Take into account the dissimilarities between shade-, sun-, and flat-dried items. As they require more time and effort to manufacture, flat dried leaves are typically given an A+ rating. This is because they are made from the most attractive leaves that have recently fallen from the tree. When shopping for flat dried leaves, it's important to find those that have fallen from the tree on their own rather than having been plucked. The leaves that have been sun dried or those that have been shade dried are virtually identical. To avoid mold growth during transport, ensure they are completely dry and crisp. Sun-dried leaves may have fewer dangerous bacteria, etc., according to some people. In any case, keep in mind that it's quite improbable that any terrestrial bacteria discovered in the leaves will survive when submerged in the aquaria. Still some maintain that dried leaves in the shade retain most of their health benefits. If you are unsure how your provider processes his leaves, you should ask.

Only a few vendors would provide damp leaves for sale. You should dry the leaves in the sun (or another dry spot) before using them if you obtain damp leaves. This is due to the fact that new leaves are more likely to create water contamination in the tank and will quickly develop mold if not dried. Moldy leaves are useless and should be thrown away.

Lastly, before purchasing, double check that the leaves have been properly cleaned and dried. Under flowing water, clean the leaves gently with a soft bristled brush. Some of the beneficial properties will be lost if you wet them. Cleaning the leaves gets rid of the dirt but also any chemicals that may have landed on them. Do not assume that there will not be a pesticide problem if you are importing leaves from a developing country. It is important to keep in mind that mosquito fogging is commonly used in many nations of the developing world. This is why you should only purchase dried and cleansed leaves. Just make sure you give the leaves a good cleaning before you put them in the aquarium.


You have the option of sending your order of Indian Almond Leaves in a box or an envelope. Shipping them in an envelope can save money on postage, but it increases the risk of the leaves being crushed in transit. Don't go with this unless you want your leaves to blend in with the rest of the tank's decor and look like they've been through a fight. Mailing leaves in a box typically results in a higher shipping cost. However, the low weight of the leaves (about 2 grams for a large leaf and 1 gram for a small leaf) means that the shipping costs won't skyrocket unless the box is particularly hefty.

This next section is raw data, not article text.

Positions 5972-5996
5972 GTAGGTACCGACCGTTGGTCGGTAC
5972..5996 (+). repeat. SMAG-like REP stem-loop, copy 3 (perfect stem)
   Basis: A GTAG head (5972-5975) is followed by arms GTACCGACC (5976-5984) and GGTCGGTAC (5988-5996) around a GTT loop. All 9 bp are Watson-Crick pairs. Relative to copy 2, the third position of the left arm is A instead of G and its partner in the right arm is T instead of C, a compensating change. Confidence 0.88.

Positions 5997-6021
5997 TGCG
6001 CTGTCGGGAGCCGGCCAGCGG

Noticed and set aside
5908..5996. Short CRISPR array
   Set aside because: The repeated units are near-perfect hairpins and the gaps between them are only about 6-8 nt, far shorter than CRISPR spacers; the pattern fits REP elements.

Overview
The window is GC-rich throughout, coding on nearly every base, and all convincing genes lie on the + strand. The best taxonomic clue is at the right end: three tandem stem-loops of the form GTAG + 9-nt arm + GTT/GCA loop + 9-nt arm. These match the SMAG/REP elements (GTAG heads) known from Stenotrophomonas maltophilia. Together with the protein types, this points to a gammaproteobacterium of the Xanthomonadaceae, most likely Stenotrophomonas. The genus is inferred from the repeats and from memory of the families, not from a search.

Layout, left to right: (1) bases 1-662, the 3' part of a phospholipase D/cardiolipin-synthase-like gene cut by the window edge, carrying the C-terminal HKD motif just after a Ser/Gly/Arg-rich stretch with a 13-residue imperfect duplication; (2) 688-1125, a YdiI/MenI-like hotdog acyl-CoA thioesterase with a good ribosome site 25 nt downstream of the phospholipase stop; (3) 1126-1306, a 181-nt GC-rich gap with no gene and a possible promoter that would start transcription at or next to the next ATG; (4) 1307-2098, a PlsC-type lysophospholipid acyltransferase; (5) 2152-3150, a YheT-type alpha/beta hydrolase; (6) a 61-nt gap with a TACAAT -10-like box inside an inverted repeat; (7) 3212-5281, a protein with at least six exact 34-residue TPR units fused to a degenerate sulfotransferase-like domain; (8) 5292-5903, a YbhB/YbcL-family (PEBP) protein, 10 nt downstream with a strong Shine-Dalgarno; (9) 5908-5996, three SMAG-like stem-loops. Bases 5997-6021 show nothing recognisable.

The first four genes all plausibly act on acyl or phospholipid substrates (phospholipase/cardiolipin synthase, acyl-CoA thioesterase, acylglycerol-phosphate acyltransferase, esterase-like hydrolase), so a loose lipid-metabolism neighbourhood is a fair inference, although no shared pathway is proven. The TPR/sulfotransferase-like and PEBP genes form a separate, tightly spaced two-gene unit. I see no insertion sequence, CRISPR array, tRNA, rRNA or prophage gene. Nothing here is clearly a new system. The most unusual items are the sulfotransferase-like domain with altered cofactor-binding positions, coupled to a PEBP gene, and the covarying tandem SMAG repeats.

Hints and Tips More

a. To reduce packaging and shipping costs, certain vendors may routinely remove the remaining leaf stems from an order. While it is generally necessary to remove the stub for smaller packages (5-20 leaves) owing to packing limits, if you are purchasing a larger lot (say, above 50 leaves), do ask the seller to leave the stub on as it is actually a very good source of beneficial tannins. When using leaves to create blackwater, don't throw away the stems (I will write a separate guide on how to make blackwater when I have the time).

b. After about 6 months of storage, especially in tropical humidity, leaves begin to degrade, reducing their effectiveness. This is why you should only buy leaves that have been recently gathered, cleaned, and dried. If you're not sure how long your provider has been storing his or her leaves for, ask.

c. Thoroughly dried leaves will remain extremely long in temperate or dry weather condition, therefore if you use these leaves frequently, it is recommended to order a larger quantity to save on postage.

c. Some Indian Almond Leaf vendors would use a hot iron to press their leaves into a thinner, more uniform shape. Hot-ironing the leaves eliminates some of their health benefits, making this a contentious practice. A quick experiment will prove this to be true. Scratch a dried Indian Almond leaf and sniff it. There ought to be a pleasant aroma. press it with a hot iron. Re-smell it. The aroma will be different this time. If Indian Almond Leaves are unavailable, you can use any other type of leaf for the experiment. Make sure the leaves are dry between papers if you prefer them flat. It's a lot more work, but the finished product will be leaves that are smoother, prettier, and smell like naturally dried leaves. Genuine A+ material right here. Conversely, hot-ironed leaves may appear quite crinkled despite being flat; and they will have a cooked aroma.

As a consumer, you may want to know where the leaves came from if you're purchasing them from a local stock list or reseller. If you want to make sure the leaves you buy are safe for your fish, it's best to get them from a reputable vendor who takes the time to sort through and grade his stock.